ONLINE
STORE
"ASK THE BACH MAN"
FORUM
PARTS, SERVICE,
& INFORMATION
CATALOGS AND
BROCHURES

Welcome, Guest. Please login or register.
Did you miss your activation email?
September 17, 2019, 01:05:23 AM
Home Help Search Login Register
News: Please read the Forum Code of Conduct   >>Click Here <<
+  Bachmann Message Board
|-+  Discussion Boards
| |-+  General Discussion
| | |-+  advice on a kitbash
« previous next »
Pages: [1] Print
Author Topic: advice on a kitbash  (Read 2813 times)
Paul W.

View Profile
« on: March 26, 2007, 08:15:53 PM »

Help!
I'm modeling in large scale, but figured that the answer to this could come from any scale.
I'm in the process of cutting down the length of a tender to make a shorter model. I've taken it apart, marked it with tape where I need to make the cuts, now the problem. I can cut it with either a band saw or a coping saw (I'll gladly like to hear how others cut down models), but my real question is what is the best thing I can use to fill in the seams once I have glued it back together?
Thank you all for any help and advice with this

Logged

Happy Steamin'

Paul
rogertra


View Profile WWW
« Reply #1 on: March 26, 2007, 08:22:04 PM »

Do NOT cut with any power tools.

Cutting with any power tools WILL melt the plastic.

Score the cut lines with a hobby knife and then use model saw and mitrebox, if the tender will fit, to cut by hand.

Logged

WoundedBear
A Derailed Drag Racer


View Profile WWW
« Reply #2 on: March 26, 2007, 08:23:02 PM »

Try using a thick CA adhesive and reinforce the joint line with a strip of styrene from the inside. The CA will fill any gaps and leave you with a permanent repair that wont shrink and show the seam under the paint.

Sid
Logged

Kevin Strong


View Profile WWW
« Reply #3 on: March 26, 2007, 09:47:13 PM »

A variable speed band saw will work very nicely to cut the tender. Also, you can use a micro saw blade in a Dremel tool set to a very low speed. This is a minature saw blade, typically between 1/2" and 1" diameter, and really, really thin. I don't know if Micro-Mark sells them or not. I got mine from a train show a few years back.

As for filling the gap, the thick CA will work, but is difficult to sand smooth. I'd recommend something like either Bondo (the stuff used in automotive bodywork) or "Squadron Green" putty, which is available from the hobby shop. These putties are much easier to sand and work, as that's what they're designed for. I'll use CA when filling gaps in something that's supposed to simulate wood, because I can use a coarse sandpaper to sand things down, and the scratches will blend in with the wood grain. For a tender side where you definitely want a smooth surface when all is said and done, you'll want to use a proper putty.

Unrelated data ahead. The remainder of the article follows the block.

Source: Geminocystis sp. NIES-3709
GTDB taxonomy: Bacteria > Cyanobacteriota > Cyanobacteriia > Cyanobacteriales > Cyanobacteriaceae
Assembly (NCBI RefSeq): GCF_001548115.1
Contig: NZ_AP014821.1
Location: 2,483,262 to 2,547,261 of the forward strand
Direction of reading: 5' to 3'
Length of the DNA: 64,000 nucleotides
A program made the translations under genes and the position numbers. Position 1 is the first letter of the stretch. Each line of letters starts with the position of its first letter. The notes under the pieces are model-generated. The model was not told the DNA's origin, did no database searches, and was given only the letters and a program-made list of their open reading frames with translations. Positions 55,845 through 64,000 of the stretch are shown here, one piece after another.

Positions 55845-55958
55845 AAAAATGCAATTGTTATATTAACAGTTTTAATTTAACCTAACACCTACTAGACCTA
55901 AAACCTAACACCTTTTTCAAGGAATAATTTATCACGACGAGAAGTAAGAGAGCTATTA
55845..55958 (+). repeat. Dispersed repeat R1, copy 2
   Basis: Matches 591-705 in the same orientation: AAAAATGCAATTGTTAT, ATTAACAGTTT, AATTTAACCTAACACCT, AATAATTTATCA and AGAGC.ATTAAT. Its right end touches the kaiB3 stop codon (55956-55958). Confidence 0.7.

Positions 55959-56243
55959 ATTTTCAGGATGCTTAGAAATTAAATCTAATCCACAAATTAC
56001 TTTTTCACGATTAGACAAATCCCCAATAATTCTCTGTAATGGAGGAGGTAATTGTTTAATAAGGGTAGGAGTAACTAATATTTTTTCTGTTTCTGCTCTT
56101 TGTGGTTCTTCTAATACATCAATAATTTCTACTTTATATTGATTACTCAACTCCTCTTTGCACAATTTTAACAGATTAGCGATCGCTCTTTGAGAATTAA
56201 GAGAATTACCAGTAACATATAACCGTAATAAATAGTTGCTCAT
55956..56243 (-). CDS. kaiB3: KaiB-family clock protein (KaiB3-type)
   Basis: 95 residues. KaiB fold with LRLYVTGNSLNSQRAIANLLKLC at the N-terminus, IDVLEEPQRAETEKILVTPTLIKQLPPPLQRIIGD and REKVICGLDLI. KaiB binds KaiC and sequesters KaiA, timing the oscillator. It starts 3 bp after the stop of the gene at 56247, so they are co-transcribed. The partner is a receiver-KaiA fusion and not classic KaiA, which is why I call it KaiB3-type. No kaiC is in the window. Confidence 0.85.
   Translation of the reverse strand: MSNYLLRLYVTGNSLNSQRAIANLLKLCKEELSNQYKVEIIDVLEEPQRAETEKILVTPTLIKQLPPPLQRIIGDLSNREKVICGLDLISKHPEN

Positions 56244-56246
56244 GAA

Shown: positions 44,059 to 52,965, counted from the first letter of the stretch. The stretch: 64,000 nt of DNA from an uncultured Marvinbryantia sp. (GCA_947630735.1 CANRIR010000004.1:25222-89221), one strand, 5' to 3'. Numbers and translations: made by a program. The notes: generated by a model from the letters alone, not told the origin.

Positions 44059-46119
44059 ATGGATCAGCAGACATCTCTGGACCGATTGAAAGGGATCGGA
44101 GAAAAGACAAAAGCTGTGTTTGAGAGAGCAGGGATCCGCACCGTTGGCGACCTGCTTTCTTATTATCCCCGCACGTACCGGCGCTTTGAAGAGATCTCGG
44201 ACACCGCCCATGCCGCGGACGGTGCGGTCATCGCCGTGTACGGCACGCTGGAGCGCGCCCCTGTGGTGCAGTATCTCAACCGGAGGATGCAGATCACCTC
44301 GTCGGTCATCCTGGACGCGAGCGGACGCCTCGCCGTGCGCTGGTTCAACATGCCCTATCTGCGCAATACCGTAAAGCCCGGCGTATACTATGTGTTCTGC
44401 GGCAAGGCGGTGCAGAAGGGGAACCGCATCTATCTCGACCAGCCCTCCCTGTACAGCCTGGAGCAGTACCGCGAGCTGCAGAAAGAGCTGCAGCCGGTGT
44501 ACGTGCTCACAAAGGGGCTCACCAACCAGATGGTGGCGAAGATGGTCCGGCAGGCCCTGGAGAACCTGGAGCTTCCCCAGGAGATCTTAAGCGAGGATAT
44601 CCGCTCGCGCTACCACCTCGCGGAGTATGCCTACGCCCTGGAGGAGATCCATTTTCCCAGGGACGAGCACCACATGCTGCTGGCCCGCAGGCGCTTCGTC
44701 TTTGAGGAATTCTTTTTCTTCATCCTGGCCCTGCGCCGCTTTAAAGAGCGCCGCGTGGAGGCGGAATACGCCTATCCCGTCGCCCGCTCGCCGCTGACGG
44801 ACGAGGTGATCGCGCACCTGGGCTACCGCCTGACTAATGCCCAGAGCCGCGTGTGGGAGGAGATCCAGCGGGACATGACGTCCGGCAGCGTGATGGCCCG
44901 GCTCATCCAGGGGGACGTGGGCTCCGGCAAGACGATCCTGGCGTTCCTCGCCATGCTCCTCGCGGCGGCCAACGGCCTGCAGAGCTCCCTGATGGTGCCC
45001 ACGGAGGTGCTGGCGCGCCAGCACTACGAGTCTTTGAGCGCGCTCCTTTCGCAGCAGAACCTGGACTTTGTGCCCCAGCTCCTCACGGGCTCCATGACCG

Later,

K
Logged

Paul W.

View Profile
« Reply #4 on: March 26, 2007, 10:18:27 PM »

Thank you all very much!
Kevin, the putty you are talking about, do you sand it once dried, or just smooth it while pliable? If you sand it once dried, do you use a fine wet/dry paper?

I definitly want a smooth finish when done.


Thanks again,
Logged

Happy Steamin'

Paul
Kevin Strong


View Profile WWW
« Reply #5 on: March 26, 2007, 10:49:24 PM »

Yes, you'll sand it once it's dried. You can smooth it more-or-less even when applying it, but both the Squadron Green and Bondo will shrink back slightly as it's drying. To sand, use a wet-or-dry sandpaper of fine to very fine grit with a little water. If there is nearby rivet detail, plan on having to redo at least one or two of them on either side of the splice.

Later,

K
Logged

THB-DAVE

View Profile
« Reply #6 on: March 27, 2007, 09:15:45 AM »

Use Squadron  putty to fill the gap and sand smooth with fine grit sandpaper,1200 grit. You can thin the putty by adding testers glue to make a finer paste or use a new product called "Mr. Surficer' which you paint on to fill panel gaps. It comes in 3 thicknesses, 500, 1000 and 1200. Tank modellers use it alot.

David
Logged
Paul W.

View Profile
« Reply #7 on: March 27, 2007, 04:40:53 PM »

Thank you all very much!
If I don't find any of the Squadron putty at the show in York, I'll stop at my hobby center on my way home and pick it up.
Well, it's off to cut 'er in half.

Thanks again,
Logged

Happy Steamin'

Paul
lanny

View Profile
« Reply #8 on: March 27, 2007, 11:18:01 PM »

THB-Dave,

You mentioned '1200 grit' paper for smoothing Green Squadron putty. I use the SGP but the finest grit I have (obtained at my LHS) is 600 emery. Where can I find the 1200 grit?

Thanks much!

lanny nicolet
Logged

ICRR Steam & "Green Diamond" era modeler
brad

View Profile
« Reply #9 on: March 28, 2007, 01:09:02 AM »

Lanny, You will be able to fine 1200 grit paper at any autobody supply shop, even 2000 use it wet as is plugs very easy and don't push down, let the paper do the work. It's used for final sanding and wet sanding paint before final polish. I think Tamiya also sets sand paper packs with 3 or 4 various grades of very fine sand paper.

brad
Logged

I drempt, I planned, I'm building
lanny

View Profile
« Reply #10 on: March 28, 2007, 03:55:31 PM »

Thanks Brad!

lanny nicolet
Logged

ICRR Steam & "Green Diamond" era modeler
Pages: [1] Print 
« previous next »
Jump to:  
Powered by SMF | SMF © 2015, Simple Machines Valid XHTML 1.0! Valid CSS!